ROBERTSDALE – Public school classes will resume Aug. 12 in Baldwin County, but parents will have a choice – send their children back into the buildings and potential COVID-19 infection or receive instruction online, education officials said Thursday.
School doors closed in March to slow the spread of the coronavirus. Facilities will reopen on schedule, Eddie Tyler, Baldwin County superintendent of education said.
“Come Aug. 12, we’ll welcome students back to school,” Tyler said. “That date hasn’t changed. The board has no appetite for changing the calendar. I’ve had many parents say Mr. Tyler, let’s go ahead and start school. They want to start school.”
Tyler said school system officials have plans drafted for reopening but will not release details until later in the summer due to the changing nature of the pandemic.
“I know what we’re going to do, but what I don’t want to do is get out ahead and give you information which is changing constantly and a week from now I’ve got to come back to you and I’ve got to apologize for the message I gave to you,” Tyler said. “What I’m going to give you is information that you can take and digest it and make decisions for your child about how we move forward in educating your children. I’ve got to balance what I know and what might come.”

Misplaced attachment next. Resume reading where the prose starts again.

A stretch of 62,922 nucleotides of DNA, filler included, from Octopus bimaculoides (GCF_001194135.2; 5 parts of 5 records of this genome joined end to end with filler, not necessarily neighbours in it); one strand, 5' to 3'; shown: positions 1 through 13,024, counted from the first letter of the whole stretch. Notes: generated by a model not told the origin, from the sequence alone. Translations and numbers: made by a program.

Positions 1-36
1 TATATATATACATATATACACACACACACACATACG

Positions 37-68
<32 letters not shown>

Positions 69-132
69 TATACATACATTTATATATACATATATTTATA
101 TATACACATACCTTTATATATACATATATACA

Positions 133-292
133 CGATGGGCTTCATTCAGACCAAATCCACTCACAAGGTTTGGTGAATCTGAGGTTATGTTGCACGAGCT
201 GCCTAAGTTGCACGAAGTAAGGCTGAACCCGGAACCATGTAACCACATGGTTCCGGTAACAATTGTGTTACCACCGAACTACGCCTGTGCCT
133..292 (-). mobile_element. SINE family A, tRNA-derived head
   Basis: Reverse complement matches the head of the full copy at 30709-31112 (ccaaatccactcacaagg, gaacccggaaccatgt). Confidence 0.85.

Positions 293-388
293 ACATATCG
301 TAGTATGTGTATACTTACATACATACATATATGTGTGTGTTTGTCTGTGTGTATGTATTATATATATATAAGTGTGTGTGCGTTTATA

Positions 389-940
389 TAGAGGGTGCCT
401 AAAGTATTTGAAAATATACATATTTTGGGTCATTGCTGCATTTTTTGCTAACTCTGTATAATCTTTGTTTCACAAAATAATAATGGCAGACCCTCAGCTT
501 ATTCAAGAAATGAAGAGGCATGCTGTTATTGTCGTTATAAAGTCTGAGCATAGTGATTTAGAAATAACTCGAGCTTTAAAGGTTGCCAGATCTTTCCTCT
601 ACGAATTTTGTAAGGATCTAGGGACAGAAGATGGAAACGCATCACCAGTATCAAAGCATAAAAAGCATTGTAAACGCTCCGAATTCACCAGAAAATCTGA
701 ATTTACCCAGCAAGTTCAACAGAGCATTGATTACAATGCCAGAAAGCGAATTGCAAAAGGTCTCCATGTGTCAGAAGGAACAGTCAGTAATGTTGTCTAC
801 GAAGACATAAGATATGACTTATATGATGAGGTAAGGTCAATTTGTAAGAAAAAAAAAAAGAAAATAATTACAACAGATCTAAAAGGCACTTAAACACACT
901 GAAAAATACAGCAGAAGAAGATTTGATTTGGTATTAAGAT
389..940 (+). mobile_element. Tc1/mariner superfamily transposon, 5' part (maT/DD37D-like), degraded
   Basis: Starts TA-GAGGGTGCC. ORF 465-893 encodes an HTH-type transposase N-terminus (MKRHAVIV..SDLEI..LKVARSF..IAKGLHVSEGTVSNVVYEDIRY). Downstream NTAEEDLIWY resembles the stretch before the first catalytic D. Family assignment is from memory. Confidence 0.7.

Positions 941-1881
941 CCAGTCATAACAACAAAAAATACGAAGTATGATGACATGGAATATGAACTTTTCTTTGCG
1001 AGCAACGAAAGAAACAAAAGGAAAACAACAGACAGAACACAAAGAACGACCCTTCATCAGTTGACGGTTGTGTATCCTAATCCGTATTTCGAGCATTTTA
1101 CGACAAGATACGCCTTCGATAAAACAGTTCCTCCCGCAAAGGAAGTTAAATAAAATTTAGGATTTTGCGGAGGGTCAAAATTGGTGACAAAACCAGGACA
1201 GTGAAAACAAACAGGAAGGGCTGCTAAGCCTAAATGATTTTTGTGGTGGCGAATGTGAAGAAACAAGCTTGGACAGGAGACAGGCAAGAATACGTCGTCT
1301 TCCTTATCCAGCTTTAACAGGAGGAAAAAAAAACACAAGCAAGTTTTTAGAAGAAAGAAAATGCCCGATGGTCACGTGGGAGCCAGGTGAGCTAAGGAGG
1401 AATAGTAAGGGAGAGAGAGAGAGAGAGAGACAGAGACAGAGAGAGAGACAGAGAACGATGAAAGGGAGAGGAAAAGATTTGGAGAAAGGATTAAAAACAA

Tyler said school system employees will do everything possible to keep students safe. The system has purchased thermal cameras to monitor body temperatures, protective equipment, “truckloads of sanitizer” and other items to protect students, he said.
Still, children could be infected when they come back to school.
“Parents, please understand that we’re going to create as best we can, an environment, where when your child comes to school, there is a certain level of expectation of sanitation, safety, things of that nature,” Tyler said. “But I’m here to tell you that when your child comes to our brick and mortar, there’s no way that I’m going to guarantee you that your child’s not going to come in contact with COVID. I can’t, and I won’t. I know that’s harsh. I hope that most of my parents understand that’s reality and I hope they appreciate that message. But, if you’re concerned, we have our virtual school as an option.
The Baldwin County Board of Education has expanded the Virtual School program to include all grades from kindergarten through high school.
Students can take classes and complete assignments online and then go to one of several satellite offices to take tests or receive in-person instruction and assistance from teachers. Satellite offices will be located in Daphne, Bay Minette and Foley.
“From K through 12, it’s going to be staffed properly, certified people,” Tyler said. “This is Baldwin County stand-alone virtual. We have some of the best teachers in the state of Alabama.”
He said more information on the program is available at baldwinvirtual.com.
The Virtual School program began about 10 years ago for upper-grade students. Tyler said Baldwin’s program has been recognized as one of the best in the state, but students must have the discipline to complete programs on their own.
“Absenteeism, accountability, assessments, all of these things will come into play,” Tyler said.
Parents will have to decide by the end of August whether to send their children to traditional classes or Virtual School, Tyler said.